Dairy Digester in Tulare California

No BS – Dairy Digesters Work

California dairy digesters have critics, but the fact is they reduce methane

By Frank Mitloehner

Large trucks and luxury cars are being powered by dairy cows – or to be more precise, the biogas from their manure.

Yes, California farms are not only producing milk products for the world, they’re reducing greenhouse gas emissions by more than 20% on the farm and replacing fossil fuels destined for big-rig gas tanks. If the state is going to achieve its ambitious climate goals, more dairies are going to have to generate renewable natural gas with anaerobic dairy digesters.

RNG station with cow on logo and trucks fueling


In the race to slow climate change and reduce California’s methane emissions to 40% below 2013 levels by 2030, transforming methane from manure into biogas with digesters leads all other initiatives. Since 2016, dairy digesters have cut more than 1.9 million metric tons of carbon dioxide equivalent (MMTCO2e) emissions. The California Air Resources Board (CARB) expects dairies and livestock to reduce manure emissions by 9 MMTCO2e annually by 2030.

Cows produce a lot of poop, especially in California, where it accounts for 25% of the state’s methane emissions. Typically, farmers store manure in lagoons, large open pools. They’re anaerobic – lacking oxygen – which creates a perfect storm for methane to be created and released as manure decomposes. It’s a powerful gas in the short term. Reduce methane on dairies, and we can lower the warming impact of California’s 1.7 million dairy cows so they’re not negatively affecting our climate. Reduce methane enough, cows won’t be increasing warming; in fact, they can offset their historic emissions and those from other sources.

Digesters involve covering the large manure lagoons, trapping the methane inside and preventing it from reaching the atmosphere. The resulting biogas is cleaned, piped out and pumped into our gas pipeline grid, resulting in energy that can heat homes, generate electricity, and power semitrucks and other vehicles. It’s not a tall tale. BMW recently partnered with a Central San Joaquin Valley dairy farm to power electric vehicles using energy generated from renewable natural gas from dairy farms.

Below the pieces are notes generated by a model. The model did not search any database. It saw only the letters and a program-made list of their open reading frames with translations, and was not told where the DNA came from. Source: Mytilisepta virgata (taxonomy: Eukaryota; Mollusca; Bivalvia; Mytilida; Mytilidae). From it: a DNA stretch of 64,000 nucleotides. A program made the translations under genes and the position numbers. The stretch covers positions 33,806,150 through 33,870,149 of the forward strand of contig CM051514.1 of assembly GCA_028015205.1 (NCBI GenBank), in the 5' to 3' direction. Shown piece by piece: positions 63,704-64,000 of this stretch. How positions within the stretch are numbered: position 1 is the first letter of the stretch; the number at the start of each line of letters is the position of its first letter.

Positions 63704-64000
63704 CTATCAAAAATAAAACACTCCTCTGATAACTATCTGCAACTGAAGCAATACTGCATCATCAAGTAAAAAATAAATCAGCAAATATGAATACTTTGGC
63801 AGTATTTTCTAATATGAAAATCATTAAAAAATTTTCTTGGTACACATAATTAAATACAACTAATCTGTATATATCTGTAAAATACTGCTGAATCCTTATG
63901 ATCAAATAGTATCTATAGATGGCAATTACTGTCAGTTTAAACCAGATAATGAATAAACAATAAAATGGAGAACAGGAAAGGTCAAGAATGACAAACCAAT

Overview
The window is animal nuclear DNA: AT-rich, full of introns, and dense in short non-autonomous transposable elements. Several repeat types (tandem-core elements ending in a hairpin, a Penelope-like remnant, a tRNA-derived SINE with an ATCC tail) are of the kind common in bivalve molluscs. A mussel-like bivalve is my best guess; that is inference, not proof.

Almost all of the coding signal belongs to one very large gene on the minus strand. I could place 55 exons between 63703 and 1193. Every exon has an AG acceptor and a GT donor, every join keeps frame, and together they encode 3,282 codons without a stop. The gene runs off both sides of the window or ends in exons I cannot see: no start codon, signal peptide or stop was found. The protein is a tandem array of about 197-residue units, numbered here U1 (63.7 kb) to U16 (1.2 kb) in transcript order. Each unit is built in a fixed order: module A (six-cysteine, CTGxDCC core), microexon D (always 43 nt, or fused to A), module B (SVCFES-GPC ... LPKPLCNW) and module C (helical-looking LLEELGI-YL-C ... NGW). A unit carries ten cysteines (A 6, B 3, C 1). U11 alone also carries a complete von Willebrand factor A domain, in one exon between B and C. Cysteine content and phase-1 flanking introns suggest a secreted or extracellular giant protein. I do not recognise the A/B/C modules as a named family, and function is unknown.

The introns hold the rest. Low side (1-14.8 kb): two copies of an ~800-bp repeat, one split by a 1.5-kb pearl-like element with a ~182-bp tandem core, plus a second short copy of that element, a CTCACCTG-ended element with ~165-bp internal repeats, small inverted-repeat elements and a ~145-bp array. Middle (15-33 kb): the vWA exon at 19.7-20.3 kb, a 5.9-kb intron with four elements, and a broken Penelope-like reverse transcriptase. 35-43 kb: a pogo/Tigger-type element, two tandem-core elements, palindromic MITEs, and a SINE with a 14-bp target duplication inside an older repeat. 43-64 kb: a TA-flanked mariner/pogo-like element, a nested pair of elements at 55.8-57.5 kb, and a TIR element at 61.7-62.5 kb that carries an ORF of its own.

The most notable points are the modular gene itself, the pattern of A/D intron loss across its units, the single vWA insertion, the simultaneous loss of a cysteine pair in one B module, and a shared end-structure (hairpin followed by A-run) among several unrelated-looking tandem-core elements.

About 185 dairy digesters will operate in the state soon, reducing methane emissions on 194 farms. While they’re taking on 30% of the California Climate Investment program’s greenhouse gas reduction goal, they’ll be claiming less than 2% of the funding.

Yet, there are naysayers (see this LA Times article). Some mention the prospect of leaking digesters, a valid point. Digester owners are likely just as concerned with leaks, given the environmental and financial burden of escaping methane. Criticism that digesters do not tackle emissions from enteric fermentation are puzzling – because digesters only reduce manure emissions, they're invalid? That is searching for a point for the sake of an argument. 

Others express the fear that herds will grow if biogas production becomes increasingly lucrative. That hasn’t happened, and CARB predicts California dairy herd sizes will decrease. Most digesters aren’t owned by dairy farmers, distancing the reality that they’ll trade milk for methane. Nevertheless, revenue generation is viewed as a detriment, when, in fact, it has allowed emissions reductions to be realized quickly. We must invest in climate solutions, and they’ll have to make financial sense to gain momentum.

Digesters are a logical climate solution. I find it hard to believe there is pushback against greenhouse gas reductions, which begs the question: are these arguments really about digesters or that dairies exist?

Criticism notwithstanding, the collaborative approach of the state and dairy farmers is becoming a model for U.S. digester expansion. Granted, digesters won’t work for every farm, and they have to do what they’re supposed to do, but it’s nevertheless critical to safeguard incentives to implement digesters where they make sense.

Digesters aren’t our only tool to reduce greenhouse gas emissions on farms, but they’re our best right now. Feed additives to reduce enteric methane (from cow burps) are promising, but they may not materialize for five years. Digesters can tackle manure emissions today.

Dairy digesters reduce methane at a time when the goal is essential. If we want to make dairy farms more sustainable while producing valuable food, digesters are a solution worthy of support. It’s science, but hardly of the rocket variety.

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